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PwC apologises for best picture mix-up at Oscars

PwC, the accountancy firm that has been responsible for counting Oscars votes for 80 years, has apologised for handing presenters the wrong envelopes for the best picture award, causing the Academy Award’s top prize to be erroneously handed to La La Land.

Moonlight, an evocative coming of age story about a young gay black man, was the actual winner of the best picture Oscar but was almost denied its victory in chaotic scenes after La La Land’s actors and producers went onstage to accept the award.

The mix-up came at the end of a politically charged ceremony in which Donald Trump was the subject of frequent jokes by host Jimmy Kimmel.

After receiving the best picture envelopes from two PwC accountants, presenters Warren Beatty and Faye Dunaway announced that La La Land had won. But as the producers and cast of Damien Chazelle’s modern musical were on stage giving emotional thank you speeches, they were told that Moonlight was the real winner.

“We sincerely apologize to Moonlight, La La Land, Warren Beatty, Faye Dunaway and Oscar viewers for the error that was made during the award announcement for best picture,” PwC said in a statement. “The presenters had mistakenly been given the wrong category envelope and, when discovered, was immediately corrected.”

“We are currently investigating how this could have happened, and deeply regret that this occurred,” PwC added. “We appreciate the grace with which the nominees, the Academy, ABC, and Jimmy Kimmel handled the situation.”

Video from the broadcast showed that Mr Beatty was holding the envelope for best actress, which went to Emma Stone for La La Land.

Chazelle’s musical was the hot favourite going into the evening, with a record-tying 14 nominations. Chazelle won the best director award, while Emma Stone won best actress for her performance in the film, which was produced by Lionsgate. There were also La La Land Oscars for score and best original song.

But Moonlight kept pace with it over the course of a marathon four-hour ceremony. Barry Jenkins and Tarell Alvin McCraney won best adapted screenplay, while Mahershala Ali won best supporting actor — the first Oscar for a Muslim American actor.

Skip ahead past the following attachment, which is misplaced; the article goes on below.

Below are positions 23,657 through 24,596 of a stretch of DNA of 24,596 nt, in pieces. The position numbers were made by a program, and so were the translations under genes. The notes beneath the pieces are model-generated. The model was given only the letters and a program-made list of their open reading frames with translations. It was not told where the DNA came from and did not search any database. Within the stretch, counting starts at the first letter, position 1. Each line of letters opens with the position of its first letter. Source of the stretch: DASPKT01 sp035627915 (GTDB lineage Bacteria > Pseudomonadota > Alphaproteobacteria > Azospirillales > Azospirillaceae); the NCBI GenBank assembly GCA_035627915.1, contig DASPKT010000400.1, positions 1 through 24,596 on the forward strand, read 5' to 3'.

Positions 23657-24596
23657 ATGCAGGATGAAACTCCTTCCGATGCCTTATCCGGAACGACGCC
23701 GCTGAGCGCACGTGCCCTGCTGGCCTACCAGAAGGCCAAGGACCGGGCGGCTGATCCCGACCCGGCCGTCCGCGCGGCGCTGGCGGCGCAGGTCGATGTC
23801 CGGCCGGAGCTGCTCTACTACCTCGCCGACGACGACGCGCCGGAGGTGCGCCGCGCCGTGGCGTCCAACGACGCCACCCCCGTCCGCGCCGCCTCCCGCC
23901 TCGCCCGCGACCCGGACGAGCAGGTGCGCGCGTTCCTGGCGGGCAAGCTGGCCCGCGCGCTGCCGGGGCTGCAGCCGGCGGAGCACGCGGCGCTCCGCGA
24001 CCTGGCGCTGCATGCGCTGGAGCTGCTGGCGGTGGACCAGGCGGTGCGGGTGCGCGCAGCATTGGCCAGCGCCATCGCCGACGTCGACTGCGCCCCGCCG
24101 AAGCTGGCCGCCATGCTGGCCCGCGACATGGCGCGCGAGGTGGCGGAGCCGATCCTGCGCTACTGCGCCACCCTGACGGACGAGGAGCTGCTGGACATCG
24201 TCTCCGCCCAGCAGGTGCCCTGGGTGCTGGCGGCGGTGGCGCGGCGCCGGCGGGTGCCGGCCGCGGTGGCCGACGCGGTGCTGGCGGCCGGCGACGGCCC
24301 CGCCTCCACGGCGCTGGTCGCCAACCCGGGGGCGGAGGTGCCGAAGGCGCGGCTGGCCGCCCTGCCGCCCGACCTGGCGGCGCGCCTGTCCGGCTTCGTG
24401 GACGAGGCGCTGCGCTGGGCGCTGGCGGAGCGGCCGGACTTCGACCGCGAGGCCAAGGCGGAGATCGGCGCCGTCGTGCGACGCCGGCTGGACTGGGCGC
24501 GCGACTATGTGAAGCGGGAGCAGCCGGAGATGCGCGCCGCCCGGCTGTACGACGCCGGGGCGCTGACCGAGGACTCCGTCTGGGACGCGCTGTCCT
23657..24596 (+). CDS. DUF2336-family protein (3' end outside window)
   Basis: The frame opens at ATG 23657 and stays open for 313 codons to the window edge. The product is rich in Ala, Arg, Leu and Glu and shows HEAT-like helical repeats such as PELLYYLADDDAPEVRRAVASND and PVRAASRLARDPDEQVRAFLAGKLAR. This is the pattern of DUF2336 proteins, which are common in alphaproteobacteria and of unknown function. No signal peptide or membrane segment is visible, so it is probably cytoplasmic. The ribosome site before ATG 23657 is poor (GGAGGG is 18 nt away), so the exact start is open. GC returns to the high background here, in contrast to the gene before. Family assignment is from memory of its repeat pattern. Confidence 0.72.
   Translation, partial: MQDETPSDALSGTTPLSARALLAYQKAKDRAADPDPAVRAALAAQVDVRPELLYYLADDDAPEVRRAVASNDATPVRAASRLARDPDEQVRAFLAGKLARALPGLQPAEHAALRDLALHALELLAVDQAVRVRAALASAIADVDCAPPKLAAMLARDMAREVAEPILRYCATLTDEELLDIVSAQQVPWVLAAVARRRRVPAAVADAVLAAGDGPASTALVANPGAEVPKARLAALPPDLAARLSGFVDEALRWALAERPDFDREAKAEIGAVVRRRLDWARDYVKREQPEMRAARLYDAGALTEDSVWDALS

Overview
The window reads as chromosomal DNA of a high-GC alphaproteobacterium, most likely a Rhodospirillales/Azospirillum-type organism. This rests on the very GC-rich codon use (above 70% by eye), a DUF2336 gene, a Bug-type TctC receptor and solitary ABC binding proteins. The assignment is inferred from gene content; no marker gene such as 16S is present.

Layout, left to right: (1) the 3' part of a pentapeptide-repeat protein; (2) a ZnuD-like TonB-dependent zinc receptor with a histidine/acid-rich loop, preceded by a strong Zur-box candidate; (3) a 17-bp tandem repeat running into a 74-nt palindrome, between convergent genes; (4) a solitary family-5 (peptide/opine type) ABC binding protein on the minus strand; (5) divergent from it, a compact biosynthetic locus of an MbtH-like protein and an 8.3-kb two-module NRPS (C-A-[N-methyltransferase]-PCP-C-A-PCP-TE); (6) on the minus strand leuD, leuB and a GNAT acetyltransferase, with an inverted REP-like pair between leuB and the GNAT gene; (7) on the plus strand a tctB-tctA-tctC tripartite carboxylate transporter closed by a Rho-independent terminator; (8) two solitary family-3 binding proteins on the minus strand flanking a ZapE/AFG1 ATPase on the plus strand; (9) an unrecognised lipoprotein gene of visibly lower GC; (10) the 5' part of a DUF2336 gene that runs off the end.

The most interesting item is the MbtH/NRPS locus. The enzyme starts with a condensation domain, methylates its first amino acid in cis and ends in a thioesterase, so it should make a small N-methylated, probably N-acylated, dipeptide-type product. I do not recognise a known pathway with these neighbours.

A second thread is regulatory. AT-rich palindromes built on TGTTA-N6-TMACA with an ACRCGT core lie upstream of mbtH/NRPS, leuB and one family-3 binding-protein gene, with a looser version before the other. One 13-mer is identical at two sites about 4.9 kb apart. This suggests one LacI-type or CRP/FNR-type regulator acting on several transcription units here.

There were other firsts, with Amazon and Netflix scoring their first Academy Awards — and the first by streaming services. Netflix won in the best documentary short category for The White Helmets, which looked at the group that has rescued thousands of victims of war in Syria.

Kenneth Lonergan won best screenplay for Manchester by the Sea, which was produced by Amazon Studios, while Casey Affleck won best actor for his role in the film.

ESPN, The Walt Disney Company’s sports cable network, also won its first Oscar for the documentary OJ: Made in America.

Mr Trump loomed large over the ceremony, although he was rarely mentioned directly. Gael García Bernal, presenting the Oscar for best animated film, which was won by Disney’s Zootopia, addressed the president’s plan to build a wall on the Mexican border, saying: “As a Mexican, as a Latin American, as a human being, I am against any form of wall that wants to separate us.”

There were other criticisms of the new administration. Many of the nominated stars wore blue ribbons in honour of the American Civil Liberties Union, which has pushed back against many of the new president’s policies.

Asghar Farhadi, director of The Salesman, the Iranian film that won best foreign film, boycotted the ceremony. But in a statement read out on stage the director referred to the recent US ban on people visiting from seven countries — including Iran.

“My absence is out of respect for the people of my country and those of the other six nations who have been disrespected by the inhumane law that bans entry of immigrants to the US,” he said.

Via FT